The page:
Like all intelligent people I am a big fan of William Shatner. Writer, director, singer, horse enthusiast, practical joker, extreme sportsman and of course actor. There are many strings to the bow of William "Tekwar" Shatner. He will be forever remembered for such roles as charismatic gigolo Matt Stone in Want a Ride Little Girl (1974) or effete Southern drifter William J. Baxter in Big Bad Mama (1974). He's also in some sci-fi thing, I forget the name of it.

This is a somewhat controversial statement but I happen to think that Shatner is a very underrated actor. A friend of mine often recalls the time he saw a clip of Shatner playing Julius Caesar in 1960 on one those dreadful 'Before They Were Famous' Shows. My friend was confused as to what exactly it was that he was supposed to find funny, since Shatner appeared to be doing a damn good job of taking on Shakespeare! But whatever you may think of his acting ability you can't deny the man's charisma. He's just a pleasure to watch in everything he's in, all because of that indefinable Shatner-ness that is easy to imitate but impossible to truly capture. It's also worth remembering that Shatner is funny. Whether he's telling an anecdote about a monkey grabbing his balls or playing the legendary Denny Crane in Boston Legal, the Shat's timing and delivery are always spot on.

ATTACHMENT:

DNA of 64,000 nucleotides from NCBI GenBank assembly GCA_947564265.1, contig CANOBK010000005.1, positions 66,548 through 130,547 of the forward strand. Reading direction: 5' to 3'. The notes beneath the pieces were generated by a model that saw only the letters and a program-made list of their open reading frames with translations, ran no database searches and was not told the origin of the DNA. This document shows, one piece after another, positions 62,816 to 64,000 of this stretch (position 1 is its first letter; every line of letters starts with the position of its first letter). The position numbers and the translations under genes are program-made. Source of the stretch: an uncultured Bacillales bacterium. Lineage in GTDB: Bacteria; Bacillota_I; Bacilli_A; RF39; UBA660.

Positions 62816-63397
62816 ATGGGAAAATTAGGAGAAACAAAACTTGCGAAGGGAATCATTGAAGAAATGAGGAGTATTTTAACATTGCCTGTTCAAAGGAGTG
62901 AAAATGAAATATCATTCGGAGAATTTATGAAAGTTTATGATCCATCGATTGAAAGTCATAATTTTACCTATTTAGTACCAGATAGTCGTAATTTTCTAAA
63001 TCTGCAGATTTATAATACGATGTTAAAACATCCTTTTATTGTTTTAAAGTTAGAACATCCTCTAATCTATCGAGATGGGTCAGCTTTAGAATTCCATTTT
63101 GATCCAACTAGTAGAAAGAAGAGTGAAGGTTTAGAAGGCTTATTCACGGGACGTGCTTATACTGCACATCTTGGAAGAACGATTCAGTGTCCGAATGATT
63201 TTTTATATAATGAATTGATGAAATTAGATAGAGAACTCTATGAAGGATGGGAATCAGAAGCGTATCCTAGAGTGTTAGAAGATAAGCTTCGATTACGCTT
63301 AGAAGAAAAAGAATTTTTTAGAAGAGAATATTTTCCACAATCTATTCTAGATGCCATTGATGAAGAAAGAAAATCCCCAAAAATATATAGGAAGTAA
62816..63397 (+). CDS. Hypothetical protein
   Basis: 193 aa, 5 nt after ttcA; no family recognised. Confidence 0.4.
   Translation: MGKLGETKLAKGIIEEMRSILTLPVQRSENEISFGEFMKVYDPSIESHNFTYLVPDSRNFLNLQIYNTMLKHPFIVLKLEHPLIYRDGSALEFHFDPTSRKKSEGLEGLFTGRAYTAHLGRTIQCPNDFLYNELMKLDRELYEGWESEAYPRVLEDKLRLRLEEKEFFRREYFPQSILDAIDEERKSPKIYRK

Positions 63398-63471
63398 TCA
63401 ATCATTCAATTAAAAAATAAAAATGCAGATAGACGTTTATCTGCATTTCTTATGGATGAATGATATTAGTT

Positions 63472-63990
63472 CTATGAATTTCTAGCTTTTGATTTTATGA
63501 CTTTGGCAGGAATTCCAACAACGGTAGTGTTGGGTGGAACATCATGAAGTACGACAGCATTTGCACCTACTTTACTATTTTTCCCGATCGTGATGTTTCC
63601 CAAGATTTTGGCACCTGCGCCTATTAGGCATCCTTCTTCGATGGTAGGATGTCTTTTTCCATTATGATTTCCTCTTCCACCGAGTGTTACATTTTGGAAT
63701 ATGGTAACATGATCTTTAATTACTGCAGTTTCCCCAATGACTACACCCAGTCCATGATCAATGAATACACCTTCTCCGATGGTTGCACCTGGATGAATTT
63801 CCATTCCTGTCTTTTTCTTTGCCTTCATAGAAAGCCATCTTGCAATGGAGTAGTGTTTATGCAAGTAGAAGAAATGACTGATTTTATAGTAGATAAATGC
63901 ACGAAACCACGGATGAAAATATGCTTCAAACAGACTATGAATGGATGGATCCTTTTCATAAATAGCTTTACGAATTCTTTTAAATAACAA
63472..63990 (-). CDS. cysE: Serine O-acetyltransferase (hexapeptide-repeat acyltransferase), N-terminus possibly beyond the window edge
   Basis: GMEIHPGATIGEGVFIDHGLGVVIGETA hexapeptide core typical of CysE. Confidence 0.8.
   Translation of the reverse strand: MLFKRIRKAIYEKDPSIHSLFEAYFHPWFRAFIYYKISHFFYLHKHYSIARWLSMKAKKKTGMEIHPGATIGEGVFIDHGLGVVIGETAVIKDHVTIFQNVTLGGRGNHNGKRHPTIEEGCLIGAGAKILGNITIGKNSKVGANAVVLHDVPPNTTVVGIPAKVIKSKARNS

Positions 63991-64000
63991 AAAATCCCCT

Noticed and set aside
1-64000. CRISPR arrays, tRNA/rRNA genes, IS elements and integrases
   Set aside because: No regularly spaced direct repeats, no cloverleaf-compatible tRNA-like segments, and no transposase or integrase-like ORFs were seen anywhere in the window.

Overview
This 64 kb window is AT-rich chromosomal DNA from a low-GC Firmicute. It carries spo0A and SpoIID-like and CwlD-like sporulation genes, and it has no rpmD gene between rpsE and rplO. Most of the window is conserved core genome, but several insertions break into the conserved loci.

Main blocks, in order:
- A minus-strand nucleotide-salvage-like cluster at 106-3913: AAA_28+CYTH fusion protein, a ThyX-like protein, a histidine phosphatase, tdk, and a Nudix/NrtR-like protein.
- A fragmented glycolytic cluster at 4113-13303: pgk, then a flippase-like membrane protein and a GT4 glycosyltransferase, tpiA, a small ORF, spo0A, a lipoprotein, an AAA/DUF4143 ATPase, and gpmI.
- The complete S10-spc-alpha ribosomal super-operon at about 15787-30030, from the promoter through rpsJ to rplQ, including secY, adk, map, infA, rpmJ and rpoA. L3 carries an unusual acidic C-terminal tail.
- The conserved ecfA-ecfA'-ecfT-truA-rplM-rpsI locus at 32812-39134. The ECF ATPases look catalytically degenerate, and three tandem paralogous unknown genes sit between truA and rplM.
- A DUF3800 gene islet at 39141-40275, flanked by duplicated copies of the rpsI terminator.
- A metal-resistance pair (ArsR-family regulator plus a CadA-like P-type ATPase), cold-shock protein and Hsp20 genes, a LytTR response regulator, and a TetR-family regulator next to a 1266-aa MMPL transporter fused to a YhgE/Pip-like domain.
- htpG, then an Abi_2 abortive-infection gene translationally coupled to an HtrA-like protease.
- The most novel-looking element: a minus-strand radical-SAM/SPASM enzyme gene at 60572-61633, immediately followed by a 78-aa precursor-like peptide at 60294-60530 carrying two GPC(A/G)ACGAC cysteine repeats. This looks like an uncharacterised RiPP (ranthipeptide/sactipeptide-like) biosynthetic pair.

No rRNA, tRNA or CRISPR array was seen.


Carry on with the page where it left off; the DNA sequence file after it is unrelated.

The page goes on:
There is also, of course, his music. I'm not gonna tell you that The Transformed Man is the greatest album ever, 'cos it ain't. There's also his notorious 1978 version of Rocket Man. It's so unintentionally hilarious I can't watch it without taping my sides securely to prevent splitting. His 2004 album Has Been on the other hand is a different story. Some of the tracks on this album are genuinely moving and the funny ones are actually meant to be funny. It's really worth a listen.

Shatner's unique acting style and ventures into popular music have made him the butt of countless jokes over the years. However these many examples of Shatner-mocking, from his 'appearances' on Family Guy and The Simpsons to Kevin Pollak's spot on impersonation, all seem to be tempered with affection and admiration. And, of course, no one mocks Shatner better than Shatner himself. Shatner is often compared to David Hasselhoff. This, I feel is unfair. When Shatner sends himself up, no matter the ridiculous costume or situation he's in, he always carries himself with the dignity of a man doing things absolutely his own way. The Hoff, quite frankly, is a clown who will dance for spare change.